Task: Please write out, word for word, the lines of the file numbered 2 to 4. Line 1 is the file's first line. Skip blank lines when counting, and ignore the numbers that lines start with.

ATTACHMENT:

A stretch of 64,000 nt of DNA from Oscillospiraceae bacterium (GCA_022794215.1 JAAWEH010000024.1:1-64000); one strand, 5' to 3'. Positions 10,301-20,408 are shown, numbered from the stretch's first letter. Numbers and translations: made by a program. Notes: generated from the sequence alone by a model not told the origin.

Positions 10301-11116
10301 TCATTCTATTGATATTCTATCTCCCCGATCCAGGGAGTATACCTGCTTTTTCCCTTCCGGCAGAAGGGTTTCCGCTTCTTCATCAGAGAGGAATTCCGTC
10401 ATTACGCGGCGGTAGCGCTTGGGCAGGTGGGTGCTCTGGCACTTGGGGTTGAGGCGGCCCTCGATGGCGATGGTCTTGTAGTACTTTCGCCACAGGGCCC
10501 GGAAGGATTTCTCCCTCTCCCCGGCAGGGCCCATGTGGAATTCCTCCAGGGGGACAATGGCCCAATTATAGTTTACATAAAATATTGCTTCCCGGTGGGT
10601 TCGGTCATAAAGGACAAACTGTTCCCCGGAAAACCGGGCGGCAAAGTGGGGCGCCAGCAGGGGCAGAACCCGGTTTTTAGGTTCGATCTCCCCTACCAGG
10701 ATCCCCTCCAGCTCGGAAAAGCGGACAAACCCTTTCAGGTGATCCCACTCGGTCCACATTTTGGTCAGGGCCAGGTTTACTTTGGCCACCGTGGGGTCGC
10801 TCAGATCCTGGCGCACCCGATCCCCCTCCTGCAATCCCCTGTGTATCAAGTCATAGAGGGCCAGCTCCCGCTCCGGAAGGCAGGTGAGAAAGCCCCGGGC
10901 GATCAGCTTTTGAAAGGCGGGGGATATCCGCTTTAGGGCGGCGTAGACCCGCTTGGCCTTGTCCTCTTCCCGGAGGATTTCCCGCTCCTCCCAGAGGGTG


Positions 10301-11116
10301 TCATTCTATTGATATTCTATCTCCCCGATCCAGGGAGTATACCTGCTTTTTCCCTTCCGGCAGAAGGGTTTCCGCTTCTTCATCAGAGAGGAATTCCGTC
10401 ATTACGCGGCGGTAGCGCTTGGGCAGGTGGGTGCTCTGGCACTTGGGGTTGAGGCGGCCCTCGATGGCGATGGTCTTGTAGTACTTTCGCCACAGGGCCC